by Donella Meadows
— September 2, 1999 —
Twenty-five years ago there appeared two obscure scientific papers that rocked the industrial world. One of them, by Richard Stolarski and Ralph Cicerone, said that if chlorine atoms ever got wafted high up into the stratosphere, they could eat up the ozone layer. The second, by Mario Molina and Sherwood Rowland (who got the Nobel Prize for this work in 1995) said that chlorine atoms were already up there, that they were coming from human-made chemicals, and that the damage they could cause would threaten virtually all life on earth.
The chemicals were chlorofluorocarbons, known as CFCs, then widely used in refrigerators, car air conditioners, insulating foam, cleaning agents, aerosol spray cans and fast-food hamburger wrappers. Until those two papers came out, everyone thought CFCs were benign. Only an atmospheric chemist could have imagined that they might be making mischief five miles over our heads.
The mischief consisted of munching away the protective zone of ozone up there that filters out most of the ultraviolet rays from incoming sunshine — the UV rays that give us sunburn, cataracts, snow-blindness and skin cancer and would do a great deal worse, if they came in any stronger.
In the 25 years since the world received this warning a lot has happened to demonstrate that there is intelligent life on earth. Scientists learned much more very fast about the chemistry of the stratosphere. The United Nations pulled together governments to hammer out the 1987 Montreal Protocol and several later agreements to slow and then stop CFC manufacture. Industry did a brilliant job of finding other ways to do the many tasks that CFCs had been doing.
A new report has just come out, written by 305 scientists from 35 nations under the auspices of the World Meteorological Organization, telling us, basically, that we did good. The damage we did to the ozone layer was deadly serious and is not over. But we’re on our way to healing.
Here are their main findings:
“The Montreal Protocal is working.” Human CFC production has now fallen to only seven percent of its 1989 peak of 1.3 million tons. Most nations are abiding by the agreements. There is some smuggling of illegal CFCs, but it is minor compared to the damage that has been averted.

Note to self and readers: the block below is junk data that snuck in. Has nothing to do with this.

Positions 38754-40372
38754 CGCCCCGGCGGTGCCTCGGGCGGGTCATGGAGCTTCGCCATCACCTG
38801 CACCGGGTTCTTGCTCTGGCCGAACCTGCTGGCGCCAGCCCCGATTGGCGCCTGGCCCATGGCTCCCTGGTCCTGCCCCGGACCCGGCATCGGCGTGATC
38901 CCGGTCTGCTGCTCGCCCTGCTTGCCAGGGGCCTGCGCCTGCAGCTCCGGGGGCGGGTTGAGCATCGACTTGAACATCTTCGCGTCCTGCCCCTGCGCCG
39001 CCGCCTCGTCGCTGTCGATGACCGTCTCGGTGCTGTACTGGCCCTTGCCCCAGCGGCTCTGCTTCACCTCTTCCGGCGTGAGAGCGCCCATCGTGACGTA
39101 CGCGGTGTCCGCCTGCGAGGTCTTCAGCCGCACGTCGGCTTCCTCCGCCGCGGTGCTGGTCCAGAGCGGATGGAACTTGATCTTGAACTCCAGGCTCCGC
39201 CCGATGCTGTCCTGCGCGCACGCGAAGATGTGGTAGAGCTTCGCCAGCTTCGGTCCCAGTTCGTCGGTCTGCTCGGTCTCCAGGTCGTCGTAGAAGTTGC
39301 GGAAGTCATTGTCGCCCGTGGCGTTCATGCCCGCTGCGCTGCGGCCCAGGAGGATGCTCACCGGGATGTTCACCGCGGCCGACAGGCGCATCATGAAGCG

“The ozone layer is currently in its most vulnerable state.” Ozone-depleting chemicals are expected to peak in the stratosphere around the year 2000. There’s a delay between the production peak and the damage peak, because it takes years for a newly released CFC molecule to work its way up to the ozone layer.
“The springtime Antarctic ozone hole continues unabated.” Ozone depletion is worse over the South Pole than anywhere else. The vast ozone hole that opens there every October in the southern spring shows no sign of closing.
“The late-winter/spring ozone values in the Arctic were unusually low in 6 out of the last 9 years.” There are far more people in northern high latitudes than in southern ones, so this drop of ozone in the northern spring, with its measurable increase in UV radiation (about 7 percent across the United States), is cause for concern and will be for another decade or so.
“The ozone layer will slowly recover over the next 50 years.” That’s how long the chlorine already up in the stratosphere will last. Our UV-filter is expected to be back to its 1980 state by about 2050, assuming the international agreements continue to be followed and there are no large volcanic eruptions (which can also temporarily deplete ozone).
“Few policy options are available to enhance the recovery of the ozone layer,” We’ve already done about all we can do. We just need to keep doing it and wait and hope.
There’s one kicker in the new report. The stratosphere is cooling these days, because the depleted ozone layer is trapping less radiation there. That means, it seems, that more ultraviolet light is reaching the earth, but less infrared light, the kind that does the main warming. That effect may be counterbalancing as much as 30 percent of the warming that would otherwise be expected from another of our polluting activities, our emission of greenhouse gases. The ozone hole has been disguising some global warming. As it heals (which is a good thing), we may be in for an unusual surge in temperature (which is a bad thing.)
We haven’t yet done an intelligent job of responding to the global warming problem. One reason for that is the obstinate denial of a few highly placed ultra-conservative American Congresspersons, some of whom also loudly deny that there has ever been an ozone-layer problem.
To them I can only say, do your homework. Read that report from the 350 scientists. It is written in utterly clear language, and it corrects the many misconceptions you (and your talk-radio friends) have been circulating. There’s an especially good “frequently asked questions” section at the beginning. I have never before seen such thoroughly documented scientific proof of any environmental problem. The science is not in question. And the story of the past 25 years show that repairing global-scale environmental damage may be a challenge — but it’s possible. And we’re up to it. With the ozone layer we are doing it.
We could do it with the climate too.
Copyright Sustainability Institute 1999